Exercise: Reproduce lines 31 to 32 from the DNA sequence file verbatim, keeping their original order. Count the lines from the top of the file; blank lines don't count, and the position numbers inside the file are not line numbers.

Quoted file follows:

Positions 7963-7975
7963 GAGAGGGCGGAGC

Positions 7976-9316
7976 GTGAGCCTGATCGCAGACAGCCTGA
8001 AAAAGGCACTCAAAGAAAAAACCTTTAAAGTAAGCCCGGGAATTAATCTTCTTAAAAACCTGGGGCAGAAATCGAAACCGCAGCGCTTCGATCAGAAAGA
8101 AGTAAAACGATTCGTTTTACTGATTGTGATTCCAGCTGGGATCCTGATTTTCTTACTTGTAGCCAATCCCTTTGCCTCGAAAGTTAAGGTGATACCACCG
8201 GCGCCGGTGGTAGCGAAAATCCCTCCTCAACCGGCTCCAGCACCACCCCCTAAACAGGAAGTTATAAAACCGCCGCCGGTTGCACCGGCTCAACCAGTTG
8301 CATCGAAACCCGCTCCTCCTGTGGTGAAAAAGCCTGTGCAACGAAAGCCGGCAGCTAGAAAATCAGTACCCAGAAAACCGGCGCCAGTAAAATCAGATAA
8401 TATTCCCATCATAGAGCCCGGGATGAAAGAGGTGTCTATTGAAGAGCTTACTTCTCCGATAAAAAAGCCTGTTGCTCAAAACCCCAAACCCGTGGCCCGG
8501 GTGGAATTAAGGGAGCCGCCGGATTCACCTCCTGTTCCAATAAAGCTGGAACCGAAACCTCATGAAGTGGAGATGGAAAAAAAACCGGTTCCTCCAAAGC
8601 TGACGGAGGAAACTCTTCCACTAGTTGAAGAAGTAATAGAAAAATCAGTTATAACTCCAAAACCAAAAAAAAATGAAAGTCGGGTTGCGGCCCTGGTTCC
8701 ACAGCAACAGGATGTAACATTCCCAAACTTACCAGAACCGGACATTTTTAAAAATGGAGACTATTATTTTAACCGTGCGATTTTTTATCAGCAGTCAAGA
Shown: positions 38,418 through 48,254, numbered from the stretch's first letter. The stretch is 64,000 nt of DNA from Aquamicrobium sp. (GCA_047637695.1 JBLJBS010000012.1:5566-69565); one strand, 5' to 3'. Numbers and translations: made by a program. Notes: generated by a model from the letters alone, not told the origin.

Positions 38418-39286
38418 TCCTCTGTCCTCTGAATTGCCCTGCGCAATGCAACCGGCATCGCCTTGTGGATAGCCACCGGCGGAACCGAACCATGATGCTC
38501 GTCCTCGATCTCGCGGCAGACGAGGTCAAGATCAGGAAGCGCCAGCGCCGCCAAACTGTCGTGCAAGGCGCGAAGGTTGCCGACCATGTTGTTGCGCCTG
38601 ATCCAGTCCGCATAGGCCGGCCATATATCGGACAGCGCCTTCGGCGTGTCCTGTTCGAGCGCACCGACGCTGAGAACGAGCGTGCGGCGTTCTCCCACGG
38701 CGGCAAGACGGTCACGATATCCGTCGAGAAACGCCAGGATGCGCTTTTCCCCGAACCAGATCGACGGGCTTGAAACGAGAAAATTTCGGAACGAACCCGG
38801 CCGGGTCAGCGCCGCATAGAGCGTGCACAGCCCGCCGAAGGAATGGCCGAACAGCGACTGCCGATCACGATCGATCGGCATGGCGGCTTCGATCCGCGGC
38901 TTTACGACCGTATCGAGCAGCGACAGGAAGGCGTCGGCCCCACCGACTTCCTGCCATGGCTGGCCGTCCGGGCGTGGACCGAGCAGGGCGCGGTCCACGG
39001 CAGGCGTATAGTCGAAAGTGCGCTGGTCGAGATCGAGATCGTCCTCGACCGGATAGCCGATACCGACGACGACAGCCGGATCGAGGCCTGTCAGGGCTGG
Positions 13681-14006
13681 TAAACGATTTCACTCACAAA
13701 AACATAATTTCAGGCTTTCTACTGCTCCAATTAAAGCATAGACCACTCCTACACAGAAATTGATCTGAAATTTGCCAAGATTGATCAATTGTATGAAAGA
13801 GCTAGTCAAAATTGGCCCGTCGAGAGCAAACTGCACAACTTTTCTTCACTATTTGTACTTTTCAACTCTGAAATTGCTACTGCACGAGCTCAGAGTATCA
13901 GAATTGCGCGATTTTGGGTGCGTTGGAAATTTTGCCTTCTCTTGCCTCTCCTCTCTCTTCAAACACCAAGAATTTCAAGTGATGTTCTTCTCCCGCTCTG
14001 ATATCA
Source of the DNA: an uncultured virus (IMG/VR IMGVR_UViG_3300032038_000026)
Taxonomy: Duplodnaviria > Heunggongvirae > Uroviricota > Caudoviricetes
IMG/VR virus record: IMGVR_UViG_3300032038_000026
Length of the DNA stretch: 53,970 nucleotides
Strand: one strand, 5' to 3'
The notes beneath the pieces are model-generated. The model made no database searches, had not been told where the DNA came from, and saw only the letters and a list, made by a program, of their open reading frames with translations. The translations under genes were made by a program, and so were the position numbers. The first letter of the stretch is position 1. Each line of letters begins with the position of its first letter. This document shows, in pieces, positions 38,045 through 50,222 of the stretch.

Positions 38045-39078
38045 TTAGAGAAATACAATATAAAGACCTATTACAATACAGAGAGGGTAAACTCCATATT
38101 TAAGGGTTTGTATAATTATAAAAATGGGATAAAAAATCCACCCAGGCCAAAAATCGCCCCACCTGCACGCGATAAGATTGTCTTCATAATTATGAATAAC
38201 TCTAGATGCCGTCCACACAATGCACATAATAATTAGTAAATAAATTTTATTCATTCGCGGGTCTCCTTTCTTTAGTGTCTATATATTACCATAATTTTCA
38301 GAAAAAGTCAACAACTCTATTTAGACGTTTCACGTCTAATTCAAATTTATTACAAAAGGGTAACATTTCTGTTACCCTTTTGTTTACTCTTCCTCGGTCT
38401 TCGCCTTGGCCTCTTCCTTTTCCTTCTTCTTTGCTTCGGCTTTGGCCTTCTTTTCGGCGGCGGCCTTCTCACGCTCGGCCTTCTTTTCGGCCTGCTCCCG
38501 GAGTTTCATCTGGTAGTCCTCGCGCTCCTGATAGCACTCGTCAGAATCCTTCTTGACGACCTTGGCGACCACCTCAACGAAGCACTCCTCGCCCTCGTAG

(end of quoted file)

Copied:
Length of the DNA stretch: 53,970 nucleotides
Strand: one strand, 5' to 3'